Saturday, January 20, 2007

Risk: Why I gave up games

I just learned that George W. Bush and I have something in common: in our college days, we both were avid Risk players. I finally gave up the game for my own mental health, but the current occupant of 1600 Pennsylvania Avenue appears to be playing it on a much grander scale.

For those of you not familiar with the board game Risk, it's an American version of a French game called "The Conquest of the World." The board is a map of the world, with continents divided into regions. Each players have markers, which represent armies, and cards, which represent the various regions. Without getting into detail, the objective is to conquer the world.

I often used a defensive strategy, building up my armies in Australia, which could only be attacked from one country, and then going on the attack after the other players had exhausted their armies against each other. I started taking the game seriously. Much too seriously. In a game in which your friends are your enemies, the line between the game and the personal is too easy to cross--at least, it was for me. I stopped playing Risk and have tried to avoid games. I'll play Scrabble, but I don't play to win. I just play to get some unusual word, like syzygy, even though I'd have to use blank spaces. (I've never gotten to spell syzygy in Scrabble, but perhaps someday I will.)

George W. Bush was apparently very good at Risk. But playing the game, even too seriously, risks only a friendship. He's now playing Risk with real armies, and risking real lives. And he's not even particularly good at it.


Alexandra S said...

It would be very nice if we could just limit the Prez to one little furnished room with all the games he wants. I wonder if he even realized that the war in Iraq actually isn't a game and that those pawns he is shuffling around are actual people. It could be worse though-at least thats the only thing you two have in common!

Peter said...

The problem with Australia is that it is worth only two armies, and the next logical step is all of Asia. (Though, if you get the puple cards early . . .) I like to hold Africa with three armies, one of them on the Middle East to dissuade anyone with designs on Asia.

But playing the game, even too seriously, risks only a friendship.

I don't know. I got my sister to break up with a guy when we were all teenagers by exposing him as a sore loser during a game of Risk. Everyone thanked me later, and Risk has become a part of family lore.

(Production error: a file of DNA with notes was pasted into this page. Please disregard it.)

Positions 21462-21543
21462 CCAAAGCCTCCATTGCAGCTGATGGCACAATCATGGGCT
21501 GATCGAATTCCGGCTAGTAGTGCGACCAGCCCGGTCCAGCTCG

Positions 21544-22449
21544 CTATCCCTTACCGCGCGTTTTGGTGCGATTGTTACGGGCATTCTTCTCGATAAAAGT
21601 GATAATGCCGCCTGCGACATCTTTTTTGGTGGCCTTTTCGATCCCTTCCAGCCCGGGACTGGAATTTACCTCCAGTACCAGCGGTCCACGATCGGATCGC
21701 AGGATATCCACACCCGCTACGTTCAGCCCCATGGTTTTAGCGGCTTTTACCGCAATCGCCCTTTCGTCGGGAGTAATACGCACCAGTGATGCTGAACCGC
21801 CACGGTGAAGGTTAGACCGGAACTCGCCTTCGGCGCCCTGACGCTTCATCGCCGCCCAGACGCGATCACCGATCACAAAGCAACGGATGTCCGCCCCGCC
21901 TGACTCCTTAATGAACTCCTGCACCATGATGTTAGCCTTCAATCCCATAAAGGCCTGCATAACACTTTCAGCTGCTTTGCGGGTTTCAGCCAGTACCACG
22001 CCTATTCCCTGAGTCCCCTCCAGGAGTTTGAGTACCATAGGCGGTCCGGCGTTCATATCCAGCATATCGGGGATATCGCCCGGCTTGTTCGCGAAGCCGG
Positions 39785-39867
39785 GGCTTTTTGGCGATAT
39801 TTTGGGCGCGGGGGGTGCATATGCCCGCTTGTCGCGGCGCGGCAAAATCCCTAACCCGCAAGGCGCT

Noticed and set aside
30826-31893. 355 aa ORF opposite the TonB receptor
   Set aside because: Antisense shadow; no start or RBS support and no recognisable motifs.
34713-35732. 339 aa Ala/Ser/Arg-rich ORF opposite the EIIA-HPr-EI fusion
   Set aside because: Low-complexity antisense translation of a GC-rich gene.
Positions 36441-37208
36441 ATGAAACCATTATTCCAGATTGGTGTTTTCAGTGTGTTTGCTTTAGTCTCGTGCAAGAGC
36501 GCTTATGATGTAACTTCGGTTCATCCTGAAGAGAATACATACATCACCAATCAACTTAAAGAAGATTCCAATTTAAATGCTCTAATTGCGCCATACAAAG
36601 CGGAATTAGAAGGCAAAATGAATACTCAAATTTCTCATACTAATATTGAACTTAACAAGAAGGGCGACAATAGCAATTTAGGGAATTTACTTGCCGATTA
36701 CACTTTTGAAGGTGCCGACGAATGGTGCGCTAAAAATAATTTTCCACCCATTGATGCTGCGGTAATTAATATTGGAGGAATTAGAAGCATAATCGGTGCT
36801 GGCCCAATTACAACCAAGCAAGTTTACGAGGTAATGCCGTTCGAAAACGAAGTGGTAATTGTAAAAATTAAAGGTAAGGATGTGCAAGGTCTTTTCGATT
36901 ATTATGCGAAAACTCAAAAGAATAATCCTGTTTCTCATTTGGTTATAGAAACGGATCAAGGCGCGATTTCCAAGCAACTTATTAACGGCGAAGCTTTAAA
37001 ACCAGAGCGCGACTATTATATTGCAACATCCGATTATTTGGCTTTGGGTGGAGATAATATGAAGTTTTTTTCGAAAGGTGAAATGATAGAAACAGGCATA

It is addictive.

Stacey said...

Hi there! I was surfing the net and read that you went to St. Luke's in Philly! I am a parishoner there (joined in '06) and I love it there!
Love your blog too. Check mine out- I'm another liberal!

steve said...

Alexandra--Not a bad idea about GWB.

Peter--I don't remember exactly how I did it, but I can remember massing dozens of armies in Austraila while holding places like Kamchatka and Sibera with just a few. For some reason, nobody wanted to mess with East Asia--the initial battles were for Europe and North America.

Stacey--I'm glad you found St. Luke's. It's certainly one of the best things about Northeast Philadelphia. If you dug that far into my blog, you must have seen that the start of my hoped-for novel is the Sunday after Epiphany. It's a holy day that doesn't get much notice, though the appearance of Christ to the Gentiles (in the persons of Zoroastrian astrologers) is the first sign that Christianity is to be a faith not limited by ethnicity. So I was impressed that your blog celebrated Epiphany. You might want to check out slow reads and the cassandra pages (both on my blogroll) along with Fr. Jake Stops the World (

two_dishes said...

This is really ironic.
Back in 2003, when the war drums were beating, I was specifically thinking "Haven't these people thought about the strategic aspects of this? I'm just a Risk player and on purely strategic grounds this seem the wrong way to control the Mideast."

Though a peacenik, I can think like Henry Kissinger and weigh the whole Realpolitik thing. And I am astounded that the current administration can't even muster a good game of Risk apparently. These tedious old fools!